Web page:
Now it’s time to fill in some values for the vertices. I am going to place all the vertices at 0 on the z axis and I am going to give the square a size of 1 unit. That means I need to go up and to the left half a unit, and down and to the right half a unit as 0.5 + 0.5 = 1, giving us a length of 1 for the sides of the square. So the top left vertex is (-0.5, 0.5, 0.0) and the bottom right vertex is (0.5, -0.5, 0.0). Filling in all 18 values based on this, we get:

/**
createSquare is used to create the Vertex Array Object which will hold our square. We will
be hard coding in the vertices for the square, which will be done in this method.
*/
void OpenGLContext::createSquare(void) {
float* vertices = new float[18];  // Vertices for our square

vertices[0] = -0.5; vertices[1] = -0.5; vertices[2] = 0.0; // Bottom left corner
vertices[3] = -0.5; vertices[4] = 0.5; vertices[5] = 0.0; // Top left corner
vertices[6] = 0.5; vertices[7] = 0.5; vertices[8] = 0.0; // Top Right corner

vertices[9] = 0.5; vertices[10] = -0.5; vertices[11] = 0.0; // Bottom right corner
vertices[12] = -0.5; vertices[13] = -0.5; vertices[14] = 0.0; // Bottom left corner
vertices[15] = 0.5; vertices[16] = 0.5; vertices[17] = 0.0; // Top Right corner

delete [] vertices; // Delete our vertices from memory
}

So we’ve now filled in our vertices coordinates, we need to go and create a Vertex Array Object which is done with a call to glGenVertexArrays. We then need a call to glBindVertexArray to make the VAO active. Once the VAO is active, we need to call glGenBuffers to create our Vertex Buffer Object, and then we also need to bind it with glBindBuffer.

So it goes in this order:
1. Generate Vertex Array Object
2. Bind Vertex Array Object
3. Generate Vertex Buffer Object
4. Bind Vertex Buffer Object

Once we have done step 4, we need to fill our VBO with the vertex data. When creating VBO’s, you can set why type of VBO it is, and in this case we are going for GL_STATIC_DRAW, this tells OpenGL that we do not intend on changing the data in any way, and we just want to be able to render it. There are types for data which changes as well, for all types, I suggest checking out the OpenGL API or the OpenGL wiki: http://www.opengl.org/wiki/Vertex_Buffer_Object

Now, we need to call glBufferData to set the data for our VBO to the float array we created above, before telling OpenGL that this VBO is for storing vertex data. Finally we clean up by disabling our Vertex Attribute Array and also disabling our Vertex Array Object.

/**
createSquare is used to create the Vertex Array Object which will hold our square. We will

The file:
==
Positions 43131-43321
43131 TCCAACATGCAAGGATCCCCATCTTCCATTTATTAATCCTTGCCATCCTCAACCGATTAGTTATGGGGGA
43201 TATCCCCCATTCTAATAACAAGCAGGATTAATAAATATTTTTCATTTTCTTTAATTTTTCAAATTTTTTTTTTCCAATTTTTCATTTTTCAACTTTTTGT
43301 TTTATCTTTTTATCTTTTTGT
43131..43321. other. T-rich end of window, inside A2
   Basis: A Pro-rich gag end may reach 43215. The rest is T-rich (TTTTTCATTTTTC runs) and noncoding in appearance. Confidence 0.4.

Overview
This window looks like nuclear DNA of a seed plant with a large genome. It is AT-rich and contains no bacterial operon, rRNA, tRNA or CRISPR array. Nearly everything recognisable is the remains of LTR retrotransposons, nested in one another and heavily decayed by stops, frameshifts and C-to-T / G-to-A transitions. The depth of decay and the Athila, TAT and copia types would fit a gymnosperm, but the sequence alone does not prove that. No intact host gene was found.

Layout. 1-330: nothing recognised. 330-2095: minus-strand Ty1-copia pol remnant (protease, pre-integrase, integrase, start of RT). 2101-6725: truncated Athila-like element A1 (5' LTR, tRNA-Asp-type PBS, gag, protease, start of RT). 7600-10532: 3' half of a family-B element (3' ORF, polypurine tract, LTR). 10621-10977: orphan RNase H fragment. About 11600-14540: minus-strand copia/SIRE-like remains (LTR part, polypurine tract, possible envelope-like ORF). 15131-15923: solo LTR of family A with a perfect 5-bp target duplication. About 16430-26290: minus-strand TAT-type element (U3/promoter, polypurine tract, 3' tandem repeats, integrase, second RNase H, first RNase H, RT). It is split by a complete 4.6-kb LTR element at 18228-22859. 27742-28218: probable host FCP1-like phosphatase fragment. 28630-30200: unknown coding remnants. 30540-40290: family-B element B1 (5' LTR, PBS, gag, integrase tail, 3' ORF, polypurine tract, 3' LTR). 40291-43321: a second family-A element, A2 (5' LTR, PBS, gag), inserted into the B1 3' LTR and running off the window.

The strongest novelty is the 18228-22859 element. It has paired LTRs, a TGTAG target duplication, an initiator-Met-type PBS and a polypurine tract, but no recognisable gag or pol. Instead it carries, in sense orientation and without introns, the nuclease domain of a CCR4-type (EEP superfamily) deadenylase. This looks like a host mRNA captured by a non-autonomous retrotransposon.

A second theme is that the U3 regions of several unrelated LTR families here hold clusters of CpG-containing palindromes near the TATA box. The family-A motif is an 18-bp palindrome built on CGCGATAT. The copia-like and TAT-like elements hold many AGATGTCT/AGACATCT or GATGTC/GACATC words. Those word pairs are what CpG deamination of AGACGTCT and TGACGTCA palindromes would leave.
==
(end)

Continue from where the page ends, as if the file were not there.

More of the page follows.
be hard coding in the vertices for the square, which will be done in this method.
*/
void OpenGLContext::createSquare(void) {

...

vertices[15] = 0.5; vertices[16] = 0.5; vertices[17] = 0.0; // Top Right corner

glGenVertexArrays(1, &vaoID[0]); // Create our Vertex Array Object
glBindVertexArray(vaoID[0]); // Bind our Vertex Array Object so we can use it

glGenBuffers(1, vboID); // Generate our Vertex Buffer Object
glBindBuffer(GL_ARRAY_BUFFER, vboID[0]); // Bind our Vertex Buffer Object
glBufferData(GL_ARRAY_BUFFER, 18 * sizeof(GLfloat), vertices, GL_STATIC_DRAW); // Set the size and data of our VBO and set it to STATIC_DRAW

glVertexAttribPointer((GLuint)0, 3, GL_FLOAT, GL_FALSE, 0, 0); // Set up our vertex attributes pointer

glEnableVertexAttribArray(0); // Disable our Vertex Array Object
glBindVertexArray(0); // Disable our Vertex Buffer Object

delete [] vertices; // Delete our vertices from memory
}

What we have now, is a VAO with a VBO storing vertex data for a square. So far it’s been straight forward, so now we need to render this data to the screen. Go ahead and jump to our renderScene method and after we set our glUniformMatrix4vf variables for our shader from the previous tutorial, we need to add three lines of code to render. First off we need to enable our Vertex Array Object, then we need to draw the VAO and finally disable the VAO. Like so:

glBindVertexArray(vaoID[0]); // Bind our Vertex Array Object

glDrawArrays(GL_TRIANGLES, 0, 6); // Draw our square

glBindVertexArray(0); // Unbind our Vertex Array Object

And well done, you can now create a square using no immediate mode and storing everything on the graphics card, which will run at maximum framerates. One more optimization to this, would be to use a GL_TRIANGLE_STRIP instead of GL_TRIANGLES and you could get away with 4 vertices. In the next tutorial we will look at adding colour to our square.

Downloads

Visual Studio 2010 Project
PDF version

If you have any questions you can comment below or email me at swiftless@gmail.com